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An Ideal 2020 Offseason for the Boston Celtics

Ideal 2020 offseason Boston Celtics

The Boston Celtics are headed into the 2020 offseason as championship contenders with a need to improve. The team fell in the Conference Finals to the Miami Heat in six games in the Orlando bubble restart. It was the team’s third Eastern Conference Finals appearance in four years.

While Boston has been a great team in the East for the last several seasons, it’s not good enough for a franchise with 17 NBA titles. The Celtics are very close to being championship-caliber team, and this offseason will be critical for reaching that goal.

With the NBA Draft on Nov. 18 and free agency beginning two days later, leading towards the start of the season on Dec. 22, teams will be scrambling to make their moves. Here is how the Celtics can optimize the 2020 offseason and improve for next season.

What happens with Gordon Hayward?

The biggest question looming for the Celtics since the season ended has been what happens with Gordon Hayward. Hayward played great in the regular season (17.5 points, 6.7 rebounds, 4.1 assists), and especially before missing time with a broken hand. His awful luck with injuries continued in Orlando, spraining his ankle in the team’s first playoff game, and never quite returning to full form when he came back against the Heat.

Hayward has $34 million player option this offseason, which he will likely accept. He could accept the option and stay with Boston, or he could opt-in and inform the team that he wants a trade and a fresh start elsewhere.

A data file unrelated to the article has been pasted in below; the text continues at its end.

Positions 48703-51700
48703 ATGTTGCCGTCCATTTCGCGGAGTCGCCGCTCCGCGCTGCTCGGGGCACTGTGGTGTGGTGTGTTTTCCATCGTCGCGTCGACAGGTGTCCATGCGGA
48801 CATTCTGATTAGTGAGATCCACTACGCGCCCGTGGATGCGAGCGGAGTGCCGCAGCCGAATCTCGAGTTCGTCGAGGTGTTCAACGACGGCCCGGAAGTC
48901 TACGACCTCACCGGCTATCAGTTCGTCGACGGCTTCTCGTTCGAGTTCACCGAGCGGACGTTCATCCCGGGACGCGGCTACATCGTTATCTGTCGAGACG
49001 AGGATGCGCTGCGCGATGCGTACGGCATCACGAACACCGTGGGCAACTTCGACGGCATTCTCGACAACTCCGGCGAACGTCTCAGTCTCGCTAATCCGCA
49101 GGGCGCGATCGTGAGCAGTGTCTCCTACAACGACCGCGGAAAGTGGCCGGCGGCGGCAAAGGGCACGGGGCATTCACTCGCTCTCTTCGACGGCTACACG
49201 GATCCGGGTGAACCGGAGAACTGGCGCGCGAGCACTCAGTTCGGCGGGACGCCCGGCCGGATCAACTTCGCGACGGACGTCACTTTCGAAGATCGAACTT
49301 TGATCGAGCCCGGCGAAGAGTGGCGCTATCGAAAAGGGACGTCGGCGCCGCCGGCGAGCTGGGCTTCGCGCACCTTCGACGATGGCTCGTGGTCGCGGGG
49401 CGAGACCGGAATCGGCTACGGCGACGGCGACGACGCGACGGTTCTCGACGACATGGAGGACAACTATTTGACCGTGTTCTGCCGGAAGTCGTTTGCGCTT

Gordon Hayward. Photo credited to CBS.

While Hayward’s injury proneness has led to calls by some Celtics fans to trade him, Hayward plays a valuable position in today’s NBA. He is a playmaking wing who is an efficient scorer, is unselfish, and has the size to be versatile on defense.

If possible, the best move for both Hayward and the Celtics is for Hayward to turn down his player option and re-sign for a longer term contract.

Having Hayward, who is headed into his 11th NBA season, on a four-year deal in the $100-120 million range would give the Celtics another borderline All-Star wing long-term, as well as benefit Hayward, should he get injured again this season. Most importantly, a cheaper deal for Hayward allows flexibility in the coming offseasons to improve on the margins.

Wholesale changes or improve on the margins?

A critical choice for GM Danny Ainge this offseason is wether or not to make a big move that changes the character of the team. Boston has been rumored to be interested in Pacers center Myles Turner, as well as Pelicans guard Jrue Holiday. Acquiring either would likely mean trading Hayward and other assets should he decide to opt-in.

While this may sound necessary, as the team has yet to go to the NBA Finals under coach Brad Stevens, it’s in the Celtics’ best interest to instead focus on improving around the margins. Upgrading Boston’s bench should be the top priority as far as making deals this offseason.

With a starting lineup of Kemba Walker, Jaylen Brown, Jayson Tatum, Daniel Theis, and either Hayward or Marcus Smart, Boston was one of the best teams in the NBA last season, ranking top-five in both offense and defense. Their bench, however, could use improving.

Ideal 2020 offseason Boston Celtics
Boston Celtics 2020 rookies: Carson Edwards, Grant Williams, Romeo Langford, Tremont Waters. Photo credited to Boston Globe.

The Celtics’ bench was made up of several rookies last season. For a team with championship aspirations, that wasn’t enough. Grant Williams became a solid rotation player for the team, and even played valuable minutes in the playoffs.

Outside of him, Boston’s other rookies had virtually no impact, though Romeo Langford, the 14th pick in the 2019 Draft, missed a lot of time due to injury. Next season, Langford will need to be a key contributor off the bench.